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Cyclosporin-protein complex controls genes.

Three research reports reveal new details of the molecular mechanism underlying cyclosporin's ability to prevent the rejection of transplanted organs and to slow fungal infections.

Cyclosporin works by first attaching to a protein called cyclophilin. This molecular duo then suppresses the responses of the immune system, most likely by interacting with an enzyme called calcineurin.

By pushing the limits of both nuclear magnetic resonance (NMR) spectroscopy and X-ray crystallography, two research groups have visualized this duo. Their separate reports appear in the Jan. 7 Nature.

Earlier computer models had shown multiple connections between the two kinds of molecules. But some of these connections, called hydrogen bonds, were different in the real complex, says Stephen W. Fesik of Abbott Laboratories in Abbott Park, Ill.

Fesik and his colleagues used sophisticated NMR techniques to determine the structure of cyclosporin-cyclophilin pairs in solution. "The structures [obtained by the two groups] are remarkably similar," he says.

Unlike many other proteins, which twist or bend to make a tight fit with their partner molecules, cyclophilin maintains its shape when it binds to cyclosporin, adds Malcolm D. Walkinshaw, a crystallographer with Sandoz Pharma Ltd. in Basel, Switzerland.

Walkinshaw and his colleagues made crystals of this duo. But determining the exact positions of the atoms proved quite difficult. As they crystallize, these molecules congeal to form layered rosettes containing 10 to 12 pairs, he says. Thus, he could not study lone pairs, as did Fesik's group. However, while probably not the biologically active form, the rosette provides key information about each pair's structure, he adds.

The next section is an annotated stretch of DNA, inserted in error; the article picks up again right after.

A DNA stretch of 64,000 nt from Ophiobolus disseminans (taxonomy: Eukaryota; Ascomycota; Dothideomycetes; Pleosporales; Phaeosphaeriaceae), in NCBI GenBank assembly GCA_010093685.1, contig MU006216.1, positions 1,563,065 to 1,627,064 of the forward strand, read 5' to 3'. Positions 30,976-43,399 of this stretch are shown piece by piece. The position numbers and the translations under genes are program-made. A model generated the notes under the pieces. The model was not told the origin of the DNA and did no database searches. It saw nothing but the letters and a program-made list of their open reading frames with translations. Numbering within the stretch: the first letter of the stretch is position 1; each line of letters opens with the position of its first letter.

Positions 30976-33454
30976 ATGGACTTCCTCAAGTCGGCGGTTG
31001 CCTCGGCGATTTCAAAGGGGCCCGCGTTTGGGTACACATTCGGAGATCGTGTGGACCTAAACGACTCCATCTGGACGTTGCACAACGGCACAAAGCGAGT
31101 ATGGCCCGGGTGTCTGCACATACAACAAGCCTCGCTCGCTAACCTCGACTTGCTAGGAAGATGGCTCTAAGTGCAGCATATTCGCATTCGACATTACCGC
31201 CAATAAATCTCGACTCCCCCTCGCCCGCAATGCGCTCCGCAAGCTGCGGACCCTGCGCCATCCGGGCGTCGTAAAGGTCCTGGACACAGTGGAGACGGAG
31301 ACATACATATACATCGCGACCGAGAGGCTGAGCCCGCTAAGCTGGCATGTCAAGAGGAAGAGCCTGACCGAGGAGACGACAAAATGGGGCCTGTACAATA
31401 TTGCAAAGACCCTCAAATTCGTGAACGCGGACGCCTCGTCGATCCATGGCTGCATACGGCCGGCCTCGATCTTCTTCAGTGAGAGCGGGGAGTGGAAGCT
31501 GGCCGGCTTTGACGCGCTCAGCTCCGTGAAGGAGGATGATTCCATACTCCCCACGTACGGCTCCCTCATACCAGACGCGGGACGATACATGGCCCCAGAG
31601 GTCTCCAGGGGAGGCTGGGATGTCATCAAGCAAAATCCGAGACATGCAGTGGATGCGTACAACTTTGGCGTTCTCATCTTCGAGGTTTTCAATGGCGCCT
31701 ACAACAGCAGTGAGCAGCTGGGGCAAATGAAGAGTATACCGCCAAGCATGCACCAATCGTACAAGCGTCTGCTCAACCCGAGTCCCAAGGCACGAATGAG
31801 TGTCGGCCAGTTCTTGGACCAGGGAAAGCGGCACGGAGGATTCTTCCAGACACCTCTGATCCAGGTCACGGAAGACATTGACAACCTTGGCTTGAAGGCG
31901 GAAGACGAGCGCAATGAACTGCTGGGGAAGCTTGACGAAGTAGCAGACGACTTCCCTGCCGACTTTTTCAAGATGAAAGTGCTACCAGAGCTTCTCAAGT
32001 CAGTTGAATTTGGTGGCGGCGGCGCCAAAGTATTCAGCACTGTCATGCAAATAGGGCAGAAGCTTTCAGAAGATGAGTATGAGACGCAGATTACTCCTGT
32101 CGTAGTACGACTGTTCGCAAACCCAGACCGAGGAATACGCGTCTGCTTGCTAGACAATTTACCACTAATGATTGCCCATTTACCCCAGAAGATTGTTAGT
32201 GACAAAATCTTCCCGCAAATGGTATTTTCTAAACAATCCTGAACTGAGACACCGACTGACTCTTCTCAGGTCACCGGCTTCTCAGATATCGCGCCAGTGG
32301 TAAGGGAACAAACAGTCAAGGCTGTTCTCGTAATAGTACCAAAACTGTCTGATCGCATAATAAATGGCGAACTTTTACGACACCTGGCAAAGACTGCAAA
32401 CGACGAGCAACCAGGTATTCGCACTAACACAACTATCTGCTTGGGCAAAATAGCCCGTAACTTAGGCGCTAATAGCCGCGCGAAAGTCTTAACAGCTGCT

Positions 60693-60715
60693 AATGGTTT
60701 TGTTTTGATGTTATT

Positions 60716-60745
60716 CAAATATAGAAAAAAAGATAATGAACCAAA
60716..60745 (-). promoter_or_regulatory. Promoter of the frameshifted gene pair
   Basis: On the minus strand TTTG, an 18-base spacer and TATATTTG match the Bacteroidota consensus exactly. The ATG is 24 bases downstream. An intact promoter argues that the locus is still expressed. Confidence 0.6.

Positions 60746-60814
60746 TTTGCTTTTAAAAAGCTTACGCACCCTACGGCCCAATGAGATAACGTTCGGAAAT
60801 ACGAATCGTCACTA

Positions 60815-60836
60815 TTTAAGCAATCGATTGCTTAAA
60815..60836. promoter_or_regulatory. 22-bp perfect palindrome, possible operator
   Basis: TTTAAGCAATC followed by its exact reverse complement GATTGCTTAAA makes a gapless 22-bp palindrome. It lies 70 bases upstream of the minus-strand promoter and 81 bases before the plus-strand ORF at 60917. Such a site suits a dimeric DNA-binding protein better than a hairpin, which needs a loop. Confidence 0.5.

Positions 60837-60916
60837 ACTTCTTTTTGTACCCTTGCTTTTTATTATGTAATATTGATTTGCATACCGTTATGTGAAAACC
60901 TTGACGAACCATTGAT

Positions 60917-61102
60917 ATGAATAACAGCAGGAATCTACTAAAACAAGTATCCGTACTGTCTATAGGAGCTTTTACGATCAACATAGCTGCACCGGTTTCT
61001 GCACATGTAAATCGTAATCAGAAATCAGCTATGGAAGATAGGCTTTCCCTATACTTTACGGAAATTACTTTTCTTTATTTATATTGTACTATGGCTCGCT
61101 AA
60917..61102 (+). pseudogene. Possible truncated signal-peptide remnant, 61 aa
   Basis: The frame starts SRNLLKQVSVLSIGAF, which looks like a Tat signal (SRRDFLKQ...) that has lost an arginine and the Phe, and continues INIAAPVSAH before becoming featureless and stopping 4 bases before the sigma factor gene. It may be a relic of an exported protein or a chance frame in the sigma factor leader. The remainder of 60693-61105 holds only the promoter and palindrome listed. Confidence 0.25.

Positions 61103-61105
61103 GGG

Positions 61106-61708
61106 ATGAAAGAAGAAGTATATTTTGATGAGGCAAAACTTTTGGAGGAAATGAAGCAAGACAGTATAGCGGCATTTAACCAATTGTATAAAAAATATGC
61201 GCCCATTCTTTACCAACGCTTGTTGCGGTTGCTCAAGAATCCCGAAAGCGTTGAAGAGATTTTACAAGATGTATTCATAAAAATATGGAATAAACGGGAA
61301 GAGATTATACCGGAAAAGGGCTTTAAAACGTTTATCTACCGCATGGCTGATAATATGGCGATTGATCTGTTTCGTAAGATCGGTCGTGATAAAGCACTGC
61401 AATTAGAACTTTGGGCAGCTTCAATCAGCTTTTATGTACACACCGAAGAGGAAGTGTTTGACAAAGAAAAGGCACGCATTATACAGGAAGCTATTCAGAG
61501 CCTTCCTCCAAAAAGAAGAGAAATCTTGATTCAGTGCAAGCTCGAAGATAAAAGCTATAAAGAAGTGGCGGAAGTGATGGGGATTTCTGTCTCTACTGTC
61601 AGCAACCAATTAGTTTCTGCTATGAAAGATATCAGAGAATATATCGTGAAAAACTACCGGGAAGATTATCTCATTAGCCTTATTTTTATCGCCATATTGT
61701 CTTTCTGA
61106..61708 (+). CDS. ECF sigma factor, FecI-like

In the crystals obtained by the Sandoz team, each of five cyclophilin molecules attaches to one side of each of five cyclosporin molecules. The shape of cyclophilin seems to promote the formation of a five-molecule unit, Walkinshaw explains.

To avoid contact with water, the five cyclosporin molecules then proceed to seek out five other cyclosporin molecules and to snuggle up against them. Thus, 10 cyclophilins wind up facing outward, with 10 cyclosporins sandwiched between them.

Each cyclosporin molecule arranges its amino acids into a ring with various chemical side groups sticking out. The crystal structure reveals that one hydroxyl side group in cyclosporin actually forms a hydrogen bond with its aminoacid backbone and not with cyclophilin.

This link helps maintain the shape of the cyclosporin molecule as it attaches to cyclophilin, says Walkinshaw. Researchers can now consider these details when they use computers to design new, possibly more effective surrogates for cyclosporin.

Using genetic engineering techniques, Thomas G. Larson and Donald J. Nuss of the Roche Institute of Molecular Biology in Nutley, N.J., have confirmed that this complex exerts its effects by altering the rate of gene expression. Cyclosporin ceases to work in chestnut blight fungus mutants lacking cyclophilin (SN: 8/8/92, p.84), they report in the Jan. I Proceedings of the National Academy of Sciences.
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Author:Pennisi, Elizabeth
Publication:Science News
Date:Jan 9, 1993
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